This is a landmark statement. Here’s why.

First, a number of politicians and commentators sympathetic to the PPP-MQM-ANP coalition government that just completed five years tried in recent days to make the coming election controversial through an organized attack in the media on the Ideology of Pakistan, and Pakistan’s existence as an independent nation.

These parties are perceived to be pro-American. The organized attack focused on Islam and called for adopting European-style secularism where religion is simply withdrawn from public life. But what the advocates of this theory forgot is that Europe’s history and its political and social circumstances cannot be replicated and planted in another country far removed from European culture and experiences.

This debate is also dangerous because it wastes a lot of public energy, confuses priorities, and creates unnecessary divisions and suspicions in the society. Pakistan is quite capable of being a modern Muslim nation, just like Turkey, Jordan, Malaysia, Dubai, Egypt, Indonesia and others without the need to wage war against religion and alienate the religious segments of the population.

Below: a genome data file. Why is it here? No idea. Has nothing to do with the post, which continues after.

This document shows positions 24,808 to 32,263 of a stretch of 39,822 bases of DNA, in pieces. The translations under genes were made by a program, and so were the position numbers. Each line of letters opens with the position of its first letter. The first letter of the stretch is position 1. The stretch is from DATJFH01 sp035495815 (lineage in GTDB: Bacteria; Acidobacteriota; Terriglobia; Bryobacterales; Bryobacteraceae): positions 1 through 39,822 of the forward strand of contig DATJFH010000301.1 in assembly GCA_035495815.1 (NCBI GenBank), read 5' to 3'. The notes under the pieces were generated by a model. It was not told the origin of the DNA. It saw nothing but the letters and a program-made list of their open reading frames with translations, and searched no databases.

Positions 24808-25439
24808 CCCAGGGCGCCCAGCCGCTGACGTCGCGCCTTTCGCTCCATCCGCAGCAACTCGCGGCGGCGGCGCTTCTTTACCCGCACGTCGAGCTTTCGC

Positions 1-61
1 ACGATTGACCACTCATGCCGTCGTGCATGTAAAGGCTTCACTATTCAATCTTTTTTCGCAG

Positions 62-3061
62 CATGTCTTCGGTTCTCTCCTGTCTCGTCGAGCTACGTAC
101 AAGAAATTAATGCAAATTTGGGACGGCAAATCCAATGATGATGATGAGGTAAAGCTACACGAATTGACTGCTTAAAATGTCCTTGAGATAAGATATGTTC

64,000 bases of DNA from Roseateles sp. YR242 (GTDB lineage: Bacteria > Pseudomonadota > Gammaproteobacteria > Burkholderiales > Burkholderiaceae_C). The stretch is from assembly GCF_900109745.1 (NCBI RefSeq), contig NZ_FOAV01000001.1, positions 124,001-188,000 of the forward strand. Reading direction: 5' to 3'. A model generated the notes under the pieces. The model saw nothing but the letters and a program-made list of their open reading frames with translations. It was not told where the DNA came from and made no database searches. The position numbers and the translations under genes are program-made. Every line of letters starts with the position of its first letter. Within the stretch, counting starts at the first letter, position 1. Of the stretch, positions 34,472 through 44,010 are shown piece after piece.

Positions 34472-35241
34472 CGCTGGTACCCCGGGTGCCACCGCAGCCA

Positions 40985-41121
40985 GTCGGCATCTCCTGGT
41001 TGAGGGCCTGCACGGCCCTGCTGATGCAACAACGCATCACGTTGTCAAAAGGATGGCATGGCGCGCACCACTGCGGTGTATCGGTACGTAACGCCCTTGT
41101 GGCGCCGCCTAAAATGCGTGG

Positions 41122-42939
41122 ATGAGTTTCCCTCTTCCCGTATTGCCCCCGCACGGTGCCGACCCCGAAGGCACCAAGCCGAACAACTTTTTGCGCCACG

Gen. Kayani did well by making an emphatic statement about the centrality of Islam in Pakistan. This should serve to calm the nerves of religious Pakistanis who might see an attempt to attack religion in Pakistan and might be radicalized as a result of that.

So this is a message to the advocates of secularism to stop radicalizing religious-minded Pakistanis by waging this unnecessary war of words against religion in the hope of replicating a European example that does not fit here. And it is also a message to religious Pakistanis to relax, to stop seeing a conspiracy in Pakistan to end Islam’s central role in the lives of Pakistanis. It is also a message that all Pakistanis can and should coexist peacefully, those who are religious-minded and those who are not. This is a homeland for all and Pakistanis can and should respect each other.

Second, Kayani’s statement sends another message to religious Pakistanis. The message is simple: Islam unifies its followers and does not divide them. Sadly, Pakistani Islam is divided into sects whose names are not even known in the rest of the Muslim world. That’s how bad the sect-based divisions are in Pakistan. And extremists have flourished in all sects, leading to violent verbal and physical attacks. So, Gen. Kayani is sending a message: Islam in Pakistan should unify Pakistanis, not divide them.